Paul gives advice on bare root plants
Bare root season is upon us yet again. The best time to transplant young trees and deciduous hedging plants is once the leaves have dropped. Twenty to thirty years ago the nurseryman’s main selling period would be during the winter months, but with the advent of commercially growing plants in containers, it enabled plants to be sold all year round. There are, however certain species of plants which are still produced in the field and only sold in the winter months. The main reasons why we still hold on to this traditional growing method are as follows:
1. It keeps the cost down. Where a large number of plants are required to produce a hedge be it a farmer’s field or a domestic boundary it makes it more cost effective.
2. Certain plants grow better in the ground. Many of our common a garden hedging plants produce stronger young plants when grown in the open ground, and as they transplant reasonably well it makes common sense to use them.
3. Ease of handling. Transportation of large quantities of young plants is much easier. Trees can be heavy and difficult to handle when grown in large pots.
The main plants we supply that are bare root are fruit trees and deciduous hedging.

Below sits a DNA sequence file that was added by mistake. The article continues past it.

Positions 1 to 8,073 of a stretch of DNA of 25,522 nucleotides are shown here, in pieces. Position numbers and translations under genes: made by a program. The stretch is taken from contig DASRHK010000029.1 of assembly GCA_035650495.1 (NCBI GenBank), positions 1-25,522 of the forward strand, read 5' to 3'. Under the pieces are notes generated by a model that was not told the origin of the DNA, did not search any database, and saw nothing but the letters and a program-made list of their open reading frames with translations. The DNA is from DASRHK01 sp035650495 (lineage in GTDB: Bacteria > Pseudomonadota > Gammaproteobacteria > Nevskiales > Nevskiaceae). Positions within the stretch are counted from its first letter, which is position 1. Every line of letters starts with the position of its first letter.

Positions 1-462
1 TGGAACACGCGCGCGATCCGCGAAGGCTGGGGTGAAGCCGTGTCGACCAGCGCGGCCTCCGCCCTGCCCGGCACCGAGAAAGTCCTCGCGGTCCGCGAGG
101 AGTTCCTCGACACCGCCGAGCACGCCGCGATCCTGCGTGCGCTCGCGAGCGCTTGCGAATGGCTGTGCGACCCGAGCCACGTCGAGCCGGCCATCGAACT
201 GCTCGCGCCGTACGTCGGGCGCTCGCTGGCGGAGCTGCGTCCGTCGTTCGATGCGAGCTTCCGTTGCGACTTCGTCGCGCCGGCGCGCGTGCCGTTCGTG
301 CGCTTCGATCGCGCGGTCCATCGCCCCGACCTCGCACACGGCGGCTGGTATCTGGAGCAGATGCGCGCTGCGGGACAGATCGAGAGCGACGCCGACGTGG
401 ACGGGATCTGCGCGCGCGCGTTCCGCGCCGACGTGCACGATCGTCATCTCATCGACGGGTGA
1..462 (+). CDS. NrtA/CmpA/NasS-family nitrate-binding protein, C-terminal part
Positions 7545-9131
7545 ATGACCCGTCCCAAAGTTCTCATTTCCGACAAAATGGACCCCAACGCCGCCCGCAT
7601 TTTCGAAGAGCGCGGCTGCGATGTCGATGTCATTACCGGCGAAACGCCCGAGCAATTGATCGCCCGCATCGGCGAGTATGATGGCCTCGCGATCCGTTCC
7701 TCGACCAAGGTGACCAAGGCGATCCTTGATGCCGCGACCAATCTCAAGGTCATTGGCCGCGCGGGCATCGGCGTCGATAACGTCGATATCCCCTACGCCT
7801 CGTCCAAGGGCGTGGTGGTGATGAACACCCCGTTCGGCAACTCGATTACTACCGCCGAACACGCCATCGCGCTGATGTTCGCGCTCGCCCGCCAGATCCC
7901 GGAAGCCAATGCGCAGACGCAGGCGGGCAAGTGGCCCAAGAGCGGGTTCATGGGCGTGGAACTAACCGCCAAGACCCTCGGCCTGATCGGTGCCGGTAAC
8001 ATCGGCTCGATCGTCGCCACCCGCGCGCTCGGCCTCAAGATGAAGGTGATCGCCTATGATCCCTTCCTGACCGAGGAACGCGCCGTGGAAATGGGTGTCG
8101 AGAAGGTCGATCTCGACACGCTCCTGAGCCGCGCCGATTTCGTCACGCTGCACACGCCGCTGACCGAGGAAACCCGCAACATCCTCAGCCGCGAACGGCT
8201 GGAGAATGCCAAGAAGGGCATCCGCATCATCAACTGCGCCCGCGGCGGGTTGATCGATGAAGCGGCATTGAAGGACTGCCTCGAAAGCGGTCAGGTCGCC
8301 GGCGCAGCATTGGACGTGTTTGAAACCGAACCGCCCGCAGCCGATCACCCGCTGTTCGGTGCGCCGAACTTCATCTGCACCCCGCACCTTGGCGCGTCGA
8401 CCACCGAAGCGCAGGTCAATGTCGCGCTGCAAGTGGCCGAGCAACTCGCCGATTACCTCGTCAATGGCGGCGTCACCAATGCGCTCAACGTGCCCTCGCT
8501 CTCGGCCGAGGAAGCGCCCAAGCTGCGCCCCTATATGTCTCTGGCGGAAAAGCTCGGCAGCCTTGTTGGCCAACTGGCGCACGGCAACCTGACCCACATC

Our hedging plants come in several sizes 40/60cm and 60/80cm high. We like to supply strong plants so we advise our customers to have 1+1’s. This means that the plant has been grown for one year then transplanted and grown for a second year. It produces a strong root system and a much thicker stem giving it a greater chance of survival. The planting distance for the stronger plants is 25cm apart (i.e. 4 to a metre) thus making it easy to calculate the amount required.
For larger quantities we offer a trade price and we are happy to quote for quantities of more than a hundred plants per variety. Please remember they are packed in bundles of 25 – so smaller quantities can be relatively expensive.
The golden rules for handling bare root plants:
1. Plant as soon as possible after lifting.
2. Keep the root system damp at all times from lifting to planting.
3. Keep out of the sun and drying winds prior to planting.
4. Water well immediately after planting.
5. Protect from vermin, i.e. rabbits and mice (deer can be a problem too!)
If you follow the above guideline you should reduce substantially the number of losses.
When planting bare root hedging you must always be prepared for a few failures, but then
you are buying much cheaper plants than if they were pot grown.
We are always happy to give advice on any gardening projects or any problems you may
encounter in your garden. So come and visit us at the nursery!
I would like to take this opportunity to wish you all a Merry Christmas and Happy New
Year from all at Quaymount, and remember keep gardening. (Sorry too much Strictly